Frosty Denmark May Seize Syrian Refugees' Assets

Proposal would allow authorities to seize cash, valuables
By Arden Dier,  Newser Staff
Posted Dec 17, 2015 12:04 PM CST
Frosty Denmark May Seize Syrian Refugees' Assets
Refugees and migrants are seen in southern Denmark while making their way to Sweden on Sept. 9, 2015.   (Ernst van Norde/Polfoto via AP)

Denmark is looking to get tough with Syrian refugees via a controversial proposal being considered that would allow the Danish government "to search clothes and luggage of asylum seekers—and other migrants without a permit to stay in Denmark—with a view to finding assets which may cover the expenses," the Danish ministry of integration says, adding "the new rule on seizure will only apply to assets of a considerable value." Sentimental items like wedding rings could be seized along with funds above $435, but watches, phones, and other "assets which are necessary to maintain a modest standard of living" would be protected. The Washington Post reports the proposal is "almost certain to pass parliament" in January, though the Local says it's "unlikely that it will make it into law in its present form."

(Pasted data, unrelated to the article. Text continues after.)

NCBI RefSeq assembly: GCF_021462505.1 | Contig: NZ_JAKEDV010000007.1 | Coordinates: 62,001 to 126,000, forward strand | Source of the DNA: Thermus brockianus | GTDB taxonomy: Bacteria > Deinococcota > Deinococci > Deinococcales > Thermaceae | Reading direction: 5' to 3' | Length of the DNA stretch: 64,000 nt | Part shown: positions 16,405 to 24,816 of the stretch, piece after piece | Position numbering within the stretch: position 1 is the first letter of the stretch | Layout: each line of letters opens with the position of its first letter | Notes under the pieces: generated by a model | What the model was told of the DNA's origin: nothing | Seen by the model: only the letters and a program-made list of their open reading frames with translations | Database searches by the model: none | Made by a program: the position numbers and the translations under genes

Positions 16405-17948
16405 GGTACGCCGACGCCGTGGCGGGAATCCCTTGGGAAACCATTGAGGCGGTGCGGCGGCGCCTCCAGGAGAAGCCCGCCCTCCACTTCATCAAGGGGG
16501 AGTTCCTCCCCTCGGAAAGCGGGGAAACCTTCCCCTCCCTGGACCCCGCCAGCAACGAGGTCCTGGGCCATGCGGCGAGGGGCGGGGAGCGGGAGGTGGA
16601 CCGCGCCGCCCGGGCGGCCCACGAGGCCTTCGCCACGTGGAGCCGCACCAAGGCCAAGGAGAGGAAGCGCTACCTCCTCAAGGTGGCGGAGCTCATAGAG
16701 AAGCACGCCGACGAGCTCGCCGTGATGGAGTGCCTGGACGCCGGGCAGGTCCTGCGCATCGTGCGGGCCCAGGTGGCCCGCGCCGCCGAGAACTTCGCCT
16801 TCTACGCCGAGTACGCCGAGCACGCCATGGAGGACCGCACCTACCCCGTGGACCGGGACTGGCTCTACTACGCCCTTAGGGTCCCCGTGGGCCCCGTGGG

Denmark is generally frosty to Syrian refugees and recently slashed social benefits for the group by up to 50%. A law already in place requires affluent refugees to pay for their stay, says the integration ministry, noting too many refugees "put pressure on the Danish society." But "it is pretty telling about the current Danish policies that [some] are not quite sure whether this is a hoax or not," says an asylum expert. The proposal "has been branded petty and cruel, and some opponents have asked whether the government would also be taking out asylum seekers' gold fillings," he adds, noting the law would be useless since "asylum seekers generally do not arrive in Denmark with large amounts of cash and jewelry." Earlier this month, Denmark's justice minister suggested the law would be used in "a situation in which a man comes along with a case full of diamonds and asks for protection," per Vox. (Read more Denmark stories.)

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